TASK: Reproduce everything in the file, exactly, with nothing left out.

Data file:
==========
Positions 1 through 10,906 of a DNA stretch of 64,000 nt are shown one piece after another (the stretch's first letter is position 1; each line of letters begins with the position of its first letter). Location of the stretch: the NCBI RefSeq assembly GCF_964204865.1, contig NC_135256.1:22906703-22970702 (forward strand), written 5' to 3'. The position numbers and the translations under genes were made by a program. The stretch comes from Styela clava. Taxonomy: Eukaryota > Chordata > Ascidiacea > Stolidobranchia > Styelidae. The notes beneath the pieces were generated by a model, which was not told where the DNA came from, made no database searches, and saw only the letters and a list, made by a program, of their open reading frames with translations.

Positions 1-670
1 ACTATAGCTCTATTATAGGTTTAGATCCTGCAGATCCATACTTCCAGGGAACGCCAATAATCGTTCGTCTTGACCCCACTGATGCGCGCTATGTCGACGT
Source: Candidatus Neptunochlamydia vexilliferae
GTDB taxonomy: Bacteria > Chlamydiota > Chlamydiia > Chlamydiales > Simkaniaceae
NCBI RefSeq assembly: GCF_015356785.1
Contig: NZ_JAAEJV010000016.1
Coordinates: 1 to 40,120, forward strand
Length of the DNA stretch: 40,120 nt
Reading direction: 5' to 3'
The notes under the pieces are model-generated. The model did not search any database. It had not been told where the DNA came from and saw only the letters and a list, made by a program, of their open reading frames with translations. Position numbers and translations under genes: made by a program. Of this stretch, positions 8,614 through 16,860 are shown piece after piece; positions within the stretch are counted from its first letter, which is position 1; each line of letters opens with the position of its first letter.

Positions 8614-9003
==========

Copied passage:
Positions 1 through 10,906 of a DNA stretch of 64,000 nt are shown one piece after another (the stretch's first letter is position 1; each line of letters begins with the position of its first letter). Location of the stretch: the NCBI RefSeq assembly GCF_964204865.1, contig NC_135256.1:22906703-22970702 (forward strand), written 5' to 3'. The position numbers and the translations under genes were made by a program. The stretch comes from Styela clava. Taxonomy: Eukaryota > Chordata > Ascidiacea > Stolidobranchia > Styelidae. The notes beneath the pieces were generated by a model, which was not told where the DNA came from, made no database searches, and saw only the letters and a list, made by a program, of their open reading frames with translations.

Positions 1-670
1 ACTATAGCTCTATTATAGGTTTAGATCCTGCAGATCCATACTTCCAGGGAACGCCAATAATCGTTCGTCTTGACCCCACTGATGCGCGCTATGTCGACGT
Source: Candidatus Neptunochlamydia vexilliferae
GTDB taxonomy: Bacteria > Chlamydiota > Chlamydiia > Chlamydiales > Simkaniaceae
NCBI RefSeq assembly: GCF_015356785.1
Contig: NZ_JAAEJV010000016.1
Coordinates: 1 to 40,120, forward strand
Length of the DNA stretch: 40,120 nt
Reading direction: 5' to 3'
The notes under the pieces are model-generated. The model did not search any database. It had not been told where the DNA came from and saw only the letters and a list, made by a program, of their open reading frames with translations. Position numbers and translations under genes: made by a program. Of this stretch, positions 8,614 through 16,860 are shown piece after piece; positions within the stretch are counted from its first letter, which is position 1; each line of letters opens with the position of its first letter.

Positions 8614-9003